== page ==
The Houston Astros won 7-3 over the Kansas City Royals Monday night, maintaining their winning streak and their place at the top of the American League.
So surprising is the team’s massive success that it has some long-time fans waiting for the other shoe to drop.
“I’m a Houston sports fan, so I know that disappointment is always around the corner,” says Craig Hlavaty, who covers pop culture for the Houston Chronicle. “They could win the World Series and we would still wonder if we were being punked.”
Yet, what may be getting Astros fans going more than the team’s accomplishments, is their conspicuously new fans.
“I think when we started winning I started getting a little aggravated when I started seeing people who I recognized wearing Cubs hats last year now wearing Astros hats,” Hlavaty says. “And I say welcome aboard, but please be respectful of the people who were here when they were only winning 50 games a year.”
Hlavaty says you can spot a bandwagoner by their crisp, mustard-stain-less Astros gear and their lack of childlike excitement over the return of the team’s beloved green alien mascot, Orbit.
But as long as bandwagoners have respect for the fans who’ve stuck around, Hlavaty thinks a win for the Astros would be a win for the whole city.
“We lost the Oilers, we got the Texans back, we’ve had glory with the Rockets,” Hlavaty says. “If the Astros were to do this it would really just cap off, I think, a lot of things for people.”
Written by Lila Weatherly.
The sixth annual ATX Television Festival kicks off Thursday, where fans of the medium will gather at different venues around Austin for a weekend full of screenings, Q&As with writers and actors and even series reunions.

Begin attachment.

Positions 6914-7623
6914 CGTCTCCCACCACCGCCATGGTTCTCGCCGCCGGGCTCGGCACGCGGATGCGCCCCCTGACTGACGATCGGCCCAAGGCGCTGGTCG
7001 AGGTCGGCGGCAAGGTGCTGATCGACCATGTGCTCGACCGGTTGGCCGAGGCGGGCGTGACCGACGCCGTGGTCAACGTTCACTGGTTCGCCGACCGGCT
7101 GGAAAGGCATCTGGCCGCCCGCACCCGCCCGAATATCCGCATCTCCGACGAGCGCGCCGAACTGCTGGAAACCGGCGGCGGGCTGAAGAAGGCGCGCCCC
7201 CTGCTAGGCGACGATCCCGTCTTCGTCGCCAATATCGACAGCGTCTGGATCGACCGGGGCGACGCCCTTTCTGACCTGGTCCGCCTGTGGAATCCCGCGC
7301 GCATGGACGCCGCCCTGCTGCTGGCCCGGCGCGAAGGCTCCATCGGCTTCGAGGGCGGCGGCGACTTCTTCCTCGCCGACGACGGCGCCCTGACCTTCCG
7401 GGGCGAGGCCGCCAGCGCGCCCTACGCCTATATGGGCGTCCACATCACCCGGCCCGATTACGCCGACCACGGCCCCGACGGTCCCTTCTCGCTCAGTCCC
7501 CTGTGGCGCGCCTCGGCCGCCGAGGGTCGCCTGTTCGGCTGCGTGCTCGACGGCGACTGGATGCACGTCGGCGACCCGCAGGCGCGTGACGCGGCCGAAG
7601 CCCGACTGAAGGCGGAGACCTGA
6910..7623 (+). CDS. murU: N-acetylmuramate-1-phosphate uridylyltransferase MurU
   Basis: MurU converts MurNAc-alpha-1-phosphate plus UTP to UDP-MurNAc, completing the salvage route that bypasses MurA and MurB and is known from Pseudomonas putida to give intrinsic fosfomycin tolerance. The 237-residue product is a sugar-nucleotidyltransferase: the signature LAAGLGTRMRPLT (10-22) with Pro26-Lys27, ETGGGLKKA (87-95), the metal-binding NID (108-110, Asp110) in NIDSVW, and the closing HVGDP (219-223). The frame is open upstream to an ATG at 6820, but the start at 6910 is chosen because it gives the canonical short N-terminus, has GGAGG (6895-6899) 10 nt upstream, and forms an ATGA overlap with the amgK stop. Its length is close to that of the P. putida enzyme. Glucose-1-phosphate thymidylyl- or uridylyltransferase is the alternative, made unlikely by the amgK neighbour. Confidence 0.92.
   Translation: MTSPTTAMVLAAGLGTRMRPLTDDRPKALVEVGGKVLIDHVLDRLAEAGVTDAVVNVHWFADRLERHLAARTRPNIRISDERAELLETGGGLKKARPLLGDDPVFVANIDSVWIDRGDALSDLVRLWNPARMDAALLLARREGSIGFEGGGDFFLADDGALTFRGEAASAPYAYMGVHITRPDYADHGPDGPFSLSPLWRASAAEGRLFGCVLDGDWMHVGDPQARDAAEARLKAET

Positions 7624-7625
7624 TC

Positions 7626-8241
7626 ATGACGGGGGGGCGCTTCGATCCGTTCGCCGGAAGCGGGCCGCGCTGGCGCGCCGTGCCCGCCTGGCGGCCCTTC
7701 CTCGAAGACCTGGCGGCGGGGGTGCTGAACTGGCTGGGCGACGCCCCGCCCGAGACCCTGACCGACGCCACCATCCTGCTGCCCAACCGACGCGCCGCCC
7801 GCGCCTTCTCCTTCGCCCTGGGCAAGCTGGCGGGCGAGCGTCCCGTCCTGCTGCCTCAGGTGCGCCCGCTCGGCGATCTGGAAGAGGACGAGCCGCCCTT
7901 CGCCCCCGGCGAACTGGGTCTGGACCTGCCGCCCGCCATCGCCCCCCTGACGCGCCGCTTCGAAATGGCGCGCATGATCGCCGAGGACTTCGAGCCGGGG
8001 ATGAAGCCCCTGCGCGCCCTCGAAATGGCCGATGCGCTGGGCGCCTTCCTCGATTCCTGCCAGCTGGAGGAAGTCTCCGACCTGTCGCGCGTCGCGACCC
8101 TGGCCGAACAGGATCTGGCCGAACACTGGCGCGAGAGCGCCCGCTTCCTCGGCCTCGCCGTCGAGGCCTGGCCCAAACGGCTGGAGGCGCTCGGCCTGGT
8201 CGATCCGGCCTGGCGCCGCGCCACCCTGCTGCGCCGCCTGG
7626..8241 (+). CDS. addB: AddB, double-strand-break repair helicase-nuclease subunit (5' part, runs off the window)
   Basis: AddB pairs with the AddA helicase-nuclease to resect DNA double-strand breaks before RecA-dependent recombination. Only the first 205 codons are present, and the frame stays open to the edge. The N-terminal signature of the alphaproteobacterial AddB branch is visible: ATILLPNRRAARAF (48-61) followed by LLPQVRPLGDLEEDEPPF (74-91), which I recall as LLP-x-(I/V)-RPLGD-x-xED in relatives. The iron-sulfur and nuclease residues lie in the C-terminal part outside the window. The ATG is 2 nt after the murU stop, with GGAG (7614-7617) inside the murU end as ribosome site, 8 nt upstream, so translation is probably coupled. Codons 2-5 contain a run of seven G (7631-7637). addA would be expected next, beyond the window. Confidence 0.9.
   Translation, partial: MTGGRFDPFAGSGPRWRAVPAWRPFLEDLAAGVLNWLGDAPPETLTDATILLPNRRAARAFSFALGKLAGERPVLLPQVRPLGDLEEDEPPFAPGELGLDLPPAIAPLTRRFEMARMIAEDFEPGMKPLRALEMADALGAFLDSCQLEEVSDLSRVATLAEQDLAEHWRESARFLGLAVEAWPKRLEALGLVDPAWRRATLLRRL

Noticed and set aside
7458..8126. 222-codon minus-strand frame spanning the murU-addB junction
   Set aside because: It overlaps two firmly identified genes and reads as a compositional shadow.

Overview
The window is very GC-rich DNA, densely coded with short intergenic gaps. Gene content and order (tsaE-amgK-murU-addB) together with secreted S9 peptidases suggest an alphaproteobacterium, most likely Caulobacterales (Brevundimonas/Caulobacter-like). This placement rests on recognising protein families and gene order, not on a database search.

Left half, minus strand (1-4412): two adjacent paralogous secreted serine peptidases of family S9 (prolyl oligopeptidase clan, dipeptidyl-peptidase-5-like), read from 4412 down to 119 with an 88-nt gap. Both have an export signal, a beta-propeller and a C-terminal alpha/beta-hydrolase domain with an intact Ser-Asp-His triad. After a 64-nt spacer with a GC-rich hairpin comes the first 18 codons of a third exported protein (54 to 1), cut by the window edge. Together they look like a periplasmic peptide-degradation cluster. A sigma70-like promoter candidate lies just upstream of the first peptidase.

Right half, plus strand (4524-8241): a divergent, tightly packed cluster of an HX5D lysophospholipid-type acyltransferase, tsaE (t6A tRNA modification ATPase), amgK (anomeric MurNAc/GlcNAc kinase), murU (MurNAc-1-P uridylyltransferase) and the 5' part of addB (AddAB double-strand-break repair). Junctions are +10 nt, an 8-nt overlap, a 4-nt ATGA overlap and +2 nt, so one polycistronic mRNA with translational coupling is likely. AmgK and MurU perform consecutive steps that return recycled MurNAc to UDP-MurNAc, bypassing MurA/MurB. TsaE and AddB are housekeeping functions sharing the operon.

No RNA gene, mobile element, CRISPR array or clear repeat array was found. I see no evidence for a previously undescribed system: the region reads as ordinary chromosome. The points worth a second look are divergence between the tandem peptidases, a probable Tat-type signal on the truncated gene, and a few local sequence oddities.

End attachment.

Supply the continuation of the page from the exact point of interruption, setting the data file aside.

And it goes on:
The festival features cast and crew from popular shows such as “Alias” and “Girls,” as well as a nine-person panel for the “Battlestar Galactica” reunion, which will be presented with Entertainment Weekly and Syfy.
Co-creators Caitlin McFarland and Emily Gipson founded the festival to celebrate the past, present and future of television, in the same way that other mediums are often honored.
“I think people understand film and music festivals,” McFarland says. “You have to come to our television festival to really understand that it is essentially the television community come to life for a few days.”
She says television has the advantage of time. Since series often air over several years, viewers have the unique opportunity to grow with the characters.
“You know, a movie, at the most you’ve got maybe three hours, and then there may be sequels or what not, but some of these shows have hundreds of hours,” McFarland says. “And the amount of time you spend with these characters and these stories, they really do inform who you are potentially.”
The festival aims to not only attract fans of television, but support those who hope to have a future in the industry. Ten finalists from the “pitch competition” will have the opportunity to pitch their television ideas live to top producers in the field.
McFarland and Gipson are both from Texas, and hope the festival specifically supports fellow natives.
“My hope is that people, especially Texans – because we try to really represent Texas productions and things like that, and work to bring more productions to Texas – come check it out,” McFarland says.
Written by Lila Weatherly.